Betrayal is a nasty little thing that we all have to deal with at some point in our lives – if you’re living in the modern age. The word ‘betray’ is mentioned something like 18 times in the bible. And while betrayal can take many forms (pending the relationship and the person), it really boils down to a single fact: someone traded something you valued. If you valued feeling “safe” because their presence meant acceptance, and then they begin to treat you like the ‘others’ who don’t accept you; one would feel betrayed.
So how do we get around this feeling? How do we deal with this very REAL but very NASTY emotion? The easiest route, sadly, is just to avoid it. However, that’s not realistic. We can’t predict how people will treat us. We CAN sow seeds of good will and kindness, but at the end of the day, we just do NOT know how people will react to us. So when you look at the bible for some context clues, we may be able to understand how we’re supposed to deal with this, when it arrives and decides to sit in our lap.
The first instance is David, where he’s being met by his countrymen. He doesn’t know, though, if he’s there to help him, or betray him. The first thing is he says is “may God judge you.” I found this very interesting. He doesn’t say may God deal with you. To point, he is very exact; he doesn’t say may God help me crush you. He simply leaves it in God’s hands. What happens when a person goes to court and gets judged? They not only are found either guilty or innocent, but if they ARE found guilty, they are given a punishment that is up the discretion of the judge, based on the offense that they committed. So David, using wisdom, was really saying “if you are here to betray me, may God decide the intention of you heart, and may he give you your due punishment.” I don’t know that I would’ve been that tactful, if I felt someone was going to attack me! But by the grace of God, we are shown what the proper response SHOULD be, when we are betrayed.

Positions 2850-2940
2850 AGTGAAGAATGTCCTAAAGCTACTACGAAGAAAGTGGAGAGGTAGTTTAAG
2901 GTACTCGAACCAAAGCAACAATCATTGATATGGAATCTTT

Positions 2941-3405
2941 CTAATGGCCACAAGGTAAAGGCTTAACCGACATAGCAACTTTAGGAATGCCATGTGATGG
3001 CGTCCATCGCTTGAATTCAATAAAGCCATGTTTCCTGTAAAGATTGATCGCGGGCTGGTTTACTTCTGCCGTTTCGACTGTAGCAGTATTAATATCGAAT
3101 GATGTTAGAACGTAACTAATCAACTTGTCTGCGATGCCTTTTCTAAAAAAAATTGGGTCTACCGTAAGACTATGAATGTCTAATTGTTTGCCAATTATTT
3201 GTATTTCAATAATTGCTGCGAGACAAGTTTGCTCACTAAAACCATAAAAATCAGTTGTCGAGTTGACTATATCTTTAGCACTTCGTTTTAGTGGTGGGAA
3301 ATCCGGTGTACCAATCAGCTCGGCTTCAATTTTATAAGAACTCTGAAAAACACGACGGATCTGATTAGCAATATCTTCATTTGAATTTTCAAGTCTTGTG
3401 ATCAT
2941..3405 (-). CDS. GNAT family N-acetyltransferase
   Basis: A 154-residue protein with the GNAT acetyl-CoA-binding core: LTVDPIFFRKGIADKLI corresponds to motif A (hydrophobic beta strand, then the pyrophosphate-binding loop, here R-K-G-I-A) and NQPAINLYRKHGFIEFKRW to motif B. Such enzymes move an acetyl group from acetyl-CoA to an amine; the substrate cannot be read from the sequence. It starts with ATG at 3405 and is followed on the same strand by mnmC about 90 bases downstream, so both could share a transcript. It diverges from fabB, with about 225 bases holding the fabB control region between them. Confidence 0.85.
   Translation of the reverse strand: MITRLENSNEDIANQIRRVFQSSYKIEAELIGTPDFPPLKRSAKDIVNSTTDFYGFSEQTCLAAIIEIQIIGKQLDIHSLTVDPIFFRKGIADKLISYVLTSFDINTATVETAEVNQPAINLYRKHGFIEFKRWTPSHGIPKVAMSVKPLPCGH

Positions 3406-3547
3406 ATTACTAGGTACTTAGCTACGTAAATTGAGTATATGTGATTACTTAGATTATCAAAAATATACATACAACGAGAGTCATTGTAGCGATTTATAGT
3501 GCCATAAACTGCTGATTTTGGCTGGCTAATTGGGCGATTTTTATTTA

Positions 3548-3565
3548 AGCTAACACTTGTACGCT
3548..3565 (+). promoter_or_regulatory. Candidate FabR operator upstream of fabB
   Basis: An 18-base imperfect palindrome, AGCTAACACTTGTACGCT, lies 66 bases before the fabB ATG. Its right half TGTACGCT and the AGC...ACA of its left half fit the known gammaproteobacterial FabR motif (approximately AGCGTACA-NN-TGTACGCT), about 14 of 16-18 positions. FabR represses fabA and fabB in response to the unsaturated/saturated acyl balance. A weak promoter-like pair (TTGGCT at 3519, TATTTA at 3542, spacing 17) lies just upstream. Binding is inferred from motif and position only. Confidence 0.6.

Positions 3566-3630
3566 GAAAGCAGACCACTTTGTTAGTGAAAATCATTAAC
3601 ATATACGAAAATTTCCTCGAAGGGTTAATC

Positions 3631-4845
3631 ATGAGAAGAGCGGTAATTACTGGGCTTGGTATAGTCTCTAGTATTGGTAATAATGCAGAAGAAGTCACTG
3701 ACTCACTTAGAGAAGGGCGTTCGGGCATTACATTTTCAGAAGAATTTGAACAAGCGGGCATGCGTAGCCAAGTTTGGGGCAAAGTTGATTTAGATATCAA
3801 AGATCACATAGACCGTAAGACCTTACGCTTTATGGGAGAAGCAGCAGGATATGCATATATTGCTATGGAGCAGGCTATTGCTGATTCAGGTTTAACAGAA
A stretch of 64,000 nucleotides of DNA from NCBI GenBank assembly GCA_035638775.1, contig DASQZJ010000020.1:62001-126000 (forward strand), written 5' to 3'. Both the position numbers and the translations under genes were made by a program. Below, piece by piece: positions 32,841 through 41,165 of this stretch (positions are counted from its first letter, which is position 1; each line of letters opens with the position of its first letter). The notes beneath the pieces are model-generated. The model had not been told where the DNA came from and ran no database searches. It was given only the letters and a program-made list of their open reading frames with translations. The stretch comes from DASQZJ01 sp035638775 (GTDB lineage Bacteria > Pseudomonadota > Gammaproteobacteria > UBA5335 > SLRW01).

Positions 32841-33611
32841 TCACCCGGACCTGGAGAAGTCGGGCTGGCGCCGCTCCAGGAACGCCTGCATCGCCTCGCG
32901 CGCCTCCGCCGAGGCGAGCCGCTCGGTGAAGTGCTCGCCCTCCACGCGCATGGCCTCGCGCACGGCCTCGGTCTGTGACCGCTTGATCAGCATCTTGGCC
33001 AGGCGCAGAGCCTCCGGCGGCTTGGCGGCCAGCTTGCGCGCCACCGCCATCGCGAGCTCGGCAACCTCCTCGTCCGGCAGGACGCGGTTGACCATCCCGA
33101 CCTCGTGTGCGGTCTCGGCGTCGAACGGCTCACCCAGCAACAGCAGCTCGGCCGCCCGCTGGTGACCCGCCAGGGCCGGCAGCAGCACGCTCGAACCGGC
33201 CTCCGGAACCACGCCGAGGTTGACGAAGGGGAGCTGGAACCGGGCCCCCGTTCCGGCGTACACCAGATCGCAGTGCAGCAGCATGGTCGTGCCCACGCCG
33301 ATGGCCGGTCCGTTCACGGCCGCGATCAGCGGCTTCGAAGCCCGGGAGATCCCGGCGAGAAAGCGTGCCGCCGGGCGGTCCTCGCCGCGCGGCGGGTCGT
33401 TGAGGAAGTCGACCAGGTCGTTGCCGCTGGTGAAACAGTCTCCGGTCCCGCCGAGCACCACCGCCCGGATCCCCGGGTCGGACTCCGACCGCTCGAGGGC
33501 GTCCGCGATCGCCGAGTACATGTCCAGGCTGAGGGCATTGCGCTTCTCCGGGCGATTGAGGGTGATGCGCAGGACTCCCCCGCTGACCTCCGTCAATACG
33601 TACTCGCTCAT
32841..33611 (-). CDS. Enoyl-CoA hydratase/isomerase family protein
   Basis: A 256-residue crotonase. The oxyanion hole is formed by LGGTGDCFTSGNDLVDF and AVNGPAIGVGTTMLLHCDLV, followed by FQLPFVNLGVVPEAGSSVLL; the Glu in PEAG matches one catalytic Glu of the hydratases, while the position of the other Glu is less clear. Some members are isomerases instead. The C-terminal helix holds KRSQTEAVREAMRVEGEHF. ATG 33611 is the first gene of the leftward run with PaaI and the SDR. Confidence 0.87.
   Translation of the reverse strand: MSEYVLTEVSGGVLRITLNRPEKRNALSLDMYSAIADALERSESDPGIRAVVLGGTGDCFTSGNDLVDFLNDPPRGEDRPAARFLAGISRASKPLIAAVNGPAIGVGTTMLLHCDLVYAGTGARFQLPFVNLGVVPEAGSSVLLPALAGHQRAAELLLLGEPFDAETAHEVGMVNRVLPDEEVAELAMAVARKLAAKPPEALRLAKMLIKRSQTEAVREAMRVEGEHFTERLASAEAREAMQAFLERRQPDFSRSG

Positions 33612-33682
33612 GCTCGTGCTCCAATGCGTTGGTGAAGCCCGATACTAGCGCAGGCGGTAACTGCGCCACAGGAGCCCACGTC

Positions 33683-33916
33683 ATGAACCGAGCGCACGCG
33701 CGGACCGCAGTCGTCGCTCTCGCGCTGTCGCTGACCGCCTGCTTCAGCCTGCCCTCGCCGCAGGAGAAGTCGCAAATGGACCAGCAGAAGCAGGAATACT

This point is taken to a whole different level when it’s mention in the New Testament. This time, it’s Jesus who is being betrayed by Judas. What I found most interesting about the passages in the New Testament, was that betrayal is often done by someone closest to us. Judas was close to Jesus. He was one of the 12 chosen disciples. He was one who handled the money – this also illustrates we are often betrayed by those who handle what we value and what is ‘worth’ something. Judas was the keeper of money for the disciples. He didn’t value the money for what it was worth – or maybe he overvalued the money. He often stole it. He wasn’t a good steward of anything! In the secret of his heart, he chose money over his relationship with Jesus. In our own lives, people betray us emotionally because their hearts have turned away from what is valued: The relationship and the heart/care of the other person.
Like Judas, they may use various social orders/rules/etc (Judas used the chief priests) to justify their betrayal. Saying things like, “it’s not that serious” or other things that cause further insult to one’s psyche… but how did Jesus respond? He responded by calling Judas a friend. And we, in turn, should still embrace these people. We don’t have to be around them, and continue to give them access into our lives, but, we do have to forgive them.
I’m going to throw a question out there, since I’ve covered the baseline: “In the confines of a relationship, can the emotional trust ever be rebuilt?”